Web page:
C421 came in three flavors at first – you could select OPA2227, AD8066 or AD8620 as the main opamp, which are also the choices JDS Labs offered for their cmoyBB and some of the most popular opamp choices for DIY amps. The option for AD8066 is later removed since not many buyers ordered it, but it is still available under special request.
Spec & Features
Main opamp choice: OPA2227 or AD8620
Run-Time: 11+ hours
Charge Time: 2 hours to 80%, <5 hours to 100%
Frequency Response: +0.01, -0.41 dB (20Hz-20kHz)
SNR: > 110 dB (20-20kHz)
THD: < 0.0041%
Crosstalk: < -57dB
Output Impedance: *See ‘Impedance Talk’ section for more detail
Enclosure Size: 97.5 x 14.0 x 62.5mm
Dual Gain, 2.3x or 7.0x (+7.2dB or +16.9dB)
Bass Boost, +8dB peak
Low Battery Indication
0.1% Thin Film Resistors
1200mAh, 3.7V Li-Ion Battery
USB Powered Smart Charging
Synchronized +/-7V rails
Price: US$184 for OPA227 or US$189 for AD8620
Build Quality and Accessories
Like everything JDS builds, the C421 has excellent build quality. The black aluminum case has the same texture as the Meier Audio Corda 3MOVE / Stepdance’s case, which almost feels like sandpaper in finish. It looks classy but not that type of surface you will want to put an iPhone’s smooth back cover against it without something sandwich in between. But then, it really isn’t that big of a deal. The face place is quite good as well, but I wish the logo / letter marking should have been darker and bolder. That is mainly just aesthetic and doesn’t affect the value of the amp in anyway. If I were to compare, I’ll say Leckerton Audio UHA-4’s casing finish would be something I am more preferred. It is ultra-smooth without any corner and all the cutting and holes for the switches are just about perfect. Not that C421 is bad in anyway, but there are still room for future improvement no less.
Accessories include a good quality USB cable for charging and 4 rubber feet – that’s something nice for JDS to include.
Would have been better if power LED is on the front plate
The front layout is nice. I generally prefer the input and output jack being further apart than they are together like the UHA-4. It gives more space for plug orientation as oversized and L-shaped plug isn’t that uncommon in the audiophile world.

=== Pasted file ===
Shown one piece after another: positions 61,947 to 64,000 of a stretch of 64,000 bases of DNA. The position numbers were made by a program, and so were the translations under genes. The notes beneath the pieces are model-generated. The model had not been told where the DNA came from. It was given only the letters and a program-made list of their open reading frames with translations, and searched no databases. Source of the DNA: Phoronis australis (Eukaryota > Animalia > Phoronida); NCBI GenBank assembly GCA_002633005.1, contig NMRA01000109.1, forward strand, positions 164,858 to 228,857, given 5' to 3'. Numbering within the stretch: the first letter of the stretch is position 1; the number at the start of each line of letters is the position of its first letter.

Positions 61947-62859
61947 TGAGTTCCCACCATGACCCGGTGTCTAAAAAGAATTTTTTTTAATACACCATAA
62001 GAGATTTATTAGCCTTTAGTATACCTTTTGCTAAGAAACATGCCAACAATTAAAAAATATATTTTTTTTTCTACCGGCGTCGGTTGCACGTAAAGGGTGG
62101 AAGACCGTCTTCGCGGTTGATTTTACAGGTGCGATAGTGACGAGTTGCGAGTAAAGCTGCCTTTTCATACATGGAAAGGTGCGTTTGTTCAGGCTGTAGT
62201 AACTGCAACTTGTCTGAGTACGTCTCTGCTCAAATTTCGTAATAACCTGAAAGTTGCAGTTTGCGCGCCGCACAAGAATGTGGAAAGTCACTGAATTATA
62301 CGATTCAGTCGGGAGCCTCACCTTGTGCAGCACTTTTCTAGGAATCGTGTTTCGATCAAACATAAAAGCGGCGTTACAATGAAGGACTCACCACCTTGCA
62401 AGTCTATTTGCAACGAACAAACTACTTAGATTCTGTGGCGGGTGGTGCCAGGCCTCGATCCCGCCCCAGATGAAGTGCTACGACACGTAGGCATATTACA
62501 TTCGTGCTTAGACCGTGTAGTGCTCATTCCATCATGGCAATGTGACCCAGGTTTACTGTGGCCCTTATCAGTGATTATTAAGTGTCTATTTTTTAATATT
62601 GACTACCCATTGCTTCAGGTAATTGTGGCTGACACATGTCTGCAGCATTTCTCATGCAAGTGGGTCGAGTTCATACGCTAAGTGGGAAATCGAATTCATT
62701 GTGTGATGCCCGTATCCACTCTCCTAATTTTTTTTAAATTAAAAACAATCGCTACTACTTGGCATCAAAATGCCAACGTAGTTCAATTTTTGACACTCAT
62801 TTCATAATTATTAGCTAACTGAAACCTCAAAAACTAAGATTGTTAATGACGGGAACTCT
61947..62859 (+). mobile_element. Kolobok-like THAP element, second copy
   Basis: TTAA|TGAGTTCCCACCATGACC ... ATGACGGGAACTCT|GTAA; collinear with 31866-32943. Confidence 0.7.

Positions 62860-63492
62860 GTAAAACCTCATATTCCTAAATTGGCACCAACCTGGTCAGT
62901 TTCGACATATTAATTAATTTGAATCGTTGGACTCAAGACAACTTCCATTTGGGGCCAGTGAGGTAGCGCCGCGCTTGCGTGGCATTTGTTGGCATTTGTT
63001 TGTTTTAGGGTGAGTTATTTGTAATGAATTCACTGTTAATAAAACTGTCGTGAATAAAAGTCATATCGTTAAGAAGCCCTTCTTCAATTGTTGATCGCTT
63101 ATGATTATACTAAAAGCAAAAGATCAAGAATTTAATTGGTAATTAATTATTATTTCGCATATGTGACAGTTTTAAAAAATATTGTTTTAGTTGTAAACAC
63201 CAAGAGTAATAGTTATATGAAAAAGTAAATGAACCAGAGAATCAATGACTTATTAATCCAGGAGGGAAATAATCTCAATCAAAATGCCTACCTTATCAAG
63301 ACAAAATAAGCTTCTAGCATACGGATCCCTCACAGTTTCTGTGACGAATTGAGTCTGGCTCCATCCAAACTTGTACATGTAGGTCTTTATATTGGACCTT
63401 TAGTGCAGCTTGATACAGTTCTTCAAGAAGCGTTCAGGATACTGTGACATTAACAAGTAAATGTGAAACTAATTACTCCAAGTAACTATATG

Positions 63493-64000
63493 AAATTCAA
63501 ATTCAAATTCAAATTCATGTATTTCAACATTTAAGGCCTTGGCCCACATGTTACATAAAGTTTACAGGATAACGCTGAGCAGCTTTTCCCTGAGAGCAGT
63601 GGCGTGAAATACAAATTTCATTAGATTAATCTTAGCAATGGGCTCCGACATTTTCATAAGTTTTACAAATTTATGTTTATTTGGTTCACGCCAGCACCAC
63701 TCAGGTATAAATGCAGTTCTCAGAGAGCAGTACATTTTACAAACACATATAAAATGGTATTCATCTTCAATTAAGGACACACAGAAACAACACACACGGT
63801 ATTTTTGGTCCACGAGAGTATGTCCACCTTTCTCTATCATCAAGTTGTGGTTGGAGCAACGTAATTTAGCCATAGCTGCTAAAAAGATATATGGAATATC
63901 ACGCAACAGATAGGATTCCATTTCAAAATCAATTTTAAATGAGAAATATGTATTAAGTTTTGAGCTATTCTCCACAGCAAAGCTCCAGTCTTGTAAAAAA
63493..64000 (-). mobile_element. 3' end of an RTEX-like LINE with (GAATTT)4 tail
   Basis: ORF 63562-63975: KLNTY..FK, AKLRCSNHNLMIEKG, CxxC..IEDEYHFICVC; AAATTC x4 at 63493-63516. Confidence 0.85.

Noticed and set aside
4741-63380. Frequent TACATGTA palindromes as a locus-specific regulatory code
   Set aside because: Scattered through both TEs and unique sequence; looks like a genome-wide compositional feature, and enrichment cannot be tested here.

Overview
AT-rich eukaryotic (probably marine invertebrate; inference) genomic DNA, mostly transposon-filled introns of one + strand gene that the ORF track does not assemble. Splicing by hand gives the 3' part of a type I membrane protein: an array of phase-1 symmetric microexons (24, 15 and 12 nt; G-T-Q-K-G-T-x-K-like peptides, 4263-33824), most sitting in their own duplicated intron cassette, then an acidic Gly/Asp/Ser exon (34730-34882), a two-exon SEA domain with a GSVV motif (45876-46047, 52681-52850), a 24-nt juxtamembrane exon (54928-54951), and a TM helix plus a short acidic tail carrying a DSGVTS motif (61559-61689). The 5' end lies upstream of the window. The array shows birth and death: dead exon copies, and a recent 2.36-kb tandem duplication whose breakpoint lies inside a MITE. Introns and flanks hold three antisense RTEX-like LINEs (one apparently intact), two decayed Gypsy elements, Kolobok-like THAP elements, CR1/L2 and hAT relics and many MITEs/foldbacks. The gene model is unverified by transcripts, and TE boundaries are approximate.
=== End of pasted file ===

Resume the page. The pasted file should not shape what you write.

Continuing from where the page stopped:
One thing I’ll like to see is having all the switches (bass boost, gain and power) placed just a little inward on the PCB so they won’t stick out as much on the casing. Two or three millimeter more inward will be all there is needed.
The second thing I’ll like to see is the front facing LED indicators instead of the rear facing. On a few occasion I have forgotten to switch the amp off because I didn’t notice the LED is still lighted up since it is on the back of the amp. It would be nice to at least have the power led facing forward.
The listed battery life is over 11hours, which is about right as I can regularly get between 12 to 14 hours out of it before needing a recharge. The overall length of time of course will change depends on both the load and the volume. When the battery is low, the battery indicator on the rear will light up, warning you there is less than an hour of battery left and it is about time to recharge the amp.
The internal Li-ion battery is identical to that of the old iPod 4G battery so replacement is totally possible, but the stock battery should at least last you a few years before you need to replace it.
Hissing + EMI
C421 is close to completely silence even with some of the most hiss prone IEM. There is virtually no hiss. Click and pop are also close to minimum. EMI, or cellphone interference, is also close to being perfect as the amp remains totally silence right next to a cellphone that is receiving incoming call (which EMI is at its worst). All and all, C421 passes the real world tests with flying color.